• Grade 2: These tumors grow slowly and sometimes spread to nearby tissues. They can come back after treatment (called recurrence).
  • Grade 3: These tumors grow rapidly and are likely to spread to nearby brain tissue.
  • Grade 4 (high-grade): These tumors are the most malignant—they grow rapidly and spread easily. They also create blood vessels to help them grow, and they contain areas of dead tissue (necrosis).


The treatment of brain cancer depends on the location of the tumor and/or whether the primary brain tumor has metastasized. Here is a brief look at the treatment options.


Surgery is the primary and generally most desirable option for treating brain cancer. While surgery most often involves a craniotomy, some smaller pituitary tumors are removed via trans-nasal surgery (through the nasal cavity) or transsphenoidal surgery (through the base of the skull).

In some cases, it's not always possible to remove the entire brain tumor. The surgeon may then perform a "debulking" surgery, in which the tumor is surgically reduced in size but not completely removed.

Surgery is rarely if ever used for multiple metastatic brain tumors, which are instead treated with radiation and chemotherapy.

In addition to surgical resection, a surgically implanted shunt may be used to relieve acute intracranial pressure.     


Radiation therapy is the most common treatment of secondary tumors. There are different types of radiation that may be used. These include:

  • External-beam radiation therapy (EBRT): This type of therapy delivers radiation through the skin to the tumor from a machine outside the body.
  • Whole-brain radiotherapy treatment (WBRT): This type of therapy targets and delivers radiation to the entire brain. It's used to treat brain metastasis and certain tumors like ependymomas and medulloblastomas.
  • Brachytherapy: This type of therapy, also called internal radiation therapy, entails delivering radioactive material directly into or near the tumor.
  • Proton radiation therapy: This is a type of EBRT that uses protons as the source of radiation (as opposed to X-rays). This type of therapy is a common treatment in children because it reduces the chances of harming growing brain tissue. It's also used for tumors that are located deep in the skull or near critical brain areas.

Radiation is also used in adjunctive therapy to clear any remaining cancer cells after surgery. This includes standard WBRT as well as stereotactic body radiation therapy (SBRT). SBRT can also be used in the treatment of brain metastases when the number and location of metastases allow it.

If a surgeon decides to resect a brain metastasis, radiation may be used in neoadjuvant therapy to shrink the tumor beforehand.

If a primary tumor is inoperable, radiation therapy can be used in its place, delivered in anywhere from 10 to 20 daily doses. Although remission can be achieved in some cases, this form of treatment is often used for palliative purposes. Additional treatments may be needed to slow disease progression, reduce symptoms, and improve survival.


Chemotherapy is a common treatment in adjuvant therapy after surgery, after radiation therapy, or by itself if surgery and radiation are not options. The benefits of chemotherapy can vary since many of the drugs are unable to penetrate the blood-brain barrier. Intrathecal chemotherapy can help by injecting the drugs directly into the fluid-filled space surrounding the brain.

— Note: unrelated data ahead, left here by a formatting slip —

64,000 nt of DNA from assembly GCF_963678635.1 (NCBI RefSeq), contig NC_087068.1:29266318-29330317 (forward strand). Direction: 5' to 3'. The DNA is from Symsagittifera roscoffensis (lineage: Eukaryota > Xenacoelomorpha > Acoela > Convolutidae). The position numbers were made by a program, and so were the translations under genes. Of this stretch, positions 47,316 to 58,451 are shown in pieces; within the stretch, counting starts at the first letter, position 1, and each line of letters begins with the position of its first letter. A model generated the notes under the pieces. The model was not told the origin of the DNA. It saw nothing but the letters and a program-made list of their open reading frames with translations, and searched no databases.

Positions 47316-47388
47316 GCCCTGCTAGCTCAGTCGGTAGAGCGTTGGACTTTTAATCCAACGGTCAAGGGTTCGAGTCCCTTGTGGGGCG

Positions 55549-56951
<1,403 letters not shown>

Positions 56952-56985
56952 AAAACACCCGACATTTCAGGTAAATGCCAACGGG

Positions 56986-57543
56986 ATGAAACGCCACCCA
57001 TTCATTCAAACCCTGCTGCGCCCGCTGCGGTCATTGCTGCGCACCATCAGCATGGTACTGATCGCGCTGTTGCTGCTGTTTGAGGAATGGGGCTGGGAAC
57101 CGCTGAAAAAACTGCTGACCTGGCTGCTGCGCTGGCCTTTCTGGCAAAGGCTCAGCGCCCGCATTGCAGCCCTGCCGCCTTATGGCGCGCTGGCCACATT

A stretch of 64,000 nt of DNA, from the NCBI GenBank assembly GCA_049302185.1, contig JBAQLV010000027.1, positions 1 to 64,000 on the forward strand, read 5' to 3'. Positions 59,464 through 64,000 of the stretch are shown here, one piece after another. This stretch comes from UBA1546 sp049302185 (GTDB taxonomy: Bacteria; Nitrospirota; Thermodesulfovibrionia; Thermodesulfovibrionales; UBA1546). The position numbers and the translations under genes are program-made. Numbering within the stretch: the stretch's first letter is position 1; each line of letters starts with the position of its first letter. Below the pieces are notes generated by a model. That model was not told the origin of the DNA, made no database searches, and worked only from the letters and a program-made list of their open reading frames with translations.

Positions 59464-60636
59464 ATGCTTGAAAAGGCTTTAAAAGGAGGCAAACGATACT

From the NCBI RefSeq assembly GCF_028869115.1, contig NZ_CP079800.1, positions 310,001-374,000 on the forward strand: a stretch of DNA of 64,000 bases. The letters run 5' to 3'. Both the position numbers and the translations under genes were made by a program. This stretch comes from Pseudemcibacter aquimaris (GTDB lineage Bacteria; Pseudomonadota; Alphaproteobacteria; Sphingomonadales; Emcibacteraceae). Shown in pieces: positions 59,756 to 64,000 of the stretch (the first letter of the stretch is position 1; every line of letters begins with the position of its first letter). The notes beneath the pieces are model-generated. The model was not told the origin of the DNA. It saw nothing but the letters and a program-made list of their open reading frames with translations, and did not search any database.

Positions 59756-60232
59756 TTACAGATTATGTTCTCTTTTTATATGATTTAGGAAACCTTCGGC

Chemotherapy is generally used for faster-growing brain tumors, like CNS lymphoma, medulloblastoma, and glioblastoma multiforme, and is less useful for many other types.

For some pediatric brain cancers, chemotherapy is the primary approach due to the long-term harm that radiation can cause to a developing brain.


The prognosis of brain cancer varies by the cancer type and grade, and the person’s performance status, which is a measure of how a person can carry on ordinary daily activities while living with cancer and predicts how they may tolerate treatment.

The Surveillance, Epidemiology, and End Results (SEER) Program of the National Cancer Institute provides information on cancer statistics. Below is a chart illustrating its data on the five-year relative survival rate for brain cancer based on the following stages:

  • Localized: Cancer is confined to the brain.
  • Regional: Cancer has spread to nearby lymph nodes.
  • Distant: Cancer has metastasized.
Stage Percentage of Cases  5-Year Survival Rate
Localized  77%  35.3%
Regional  15%  20.3%
Distant  2%  32.7%

A relative survival rate compares people with the same grade of brain cancer to people in the general population. If the five-year relative survival rate for localized brain cancer is 77%, this means that patients with localized brain cancer are about 77% as likely as people without that cancer to be alive five years after being diagnosed.

A Word From Verywell

If you or a loved one has been diagnosed with brain cancer, it's normal to experience a roller coaster of emotions, including shock, fear, anxiety, anger, confusion, and sadness.

Try to be kind and patient with yourself during this time. Take time to process the diagnosis, talk with loved ones, and ask anything you want of your oncology team—no question is too trivial.

Since no two cases of brain cancer are alike, it's also important to not get too bogged down with survival rates or other data points. Statistics are based on information from large groups of people and not predictive of any individual case.

Lastly, try to remain hopeful for your care. There are lots of treatment options available—ones that not only target the tumor but also help you feel better by relieving symptoms.

There is even a new class of cancer treatment drugs called immunotherapy drugs. These drugs work by triggering a patient's own immune system to fight the cancer.

One such drug, Keytruda (pembrolizumab), is currently approved to treat certain patients with advanced brain cancer. It's also being studied in patients with metastatic brain cancer.

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By Colleen Doherty, MD
 Colleen Doherty, MD, is a board-certified internist living with multiple sclerosis.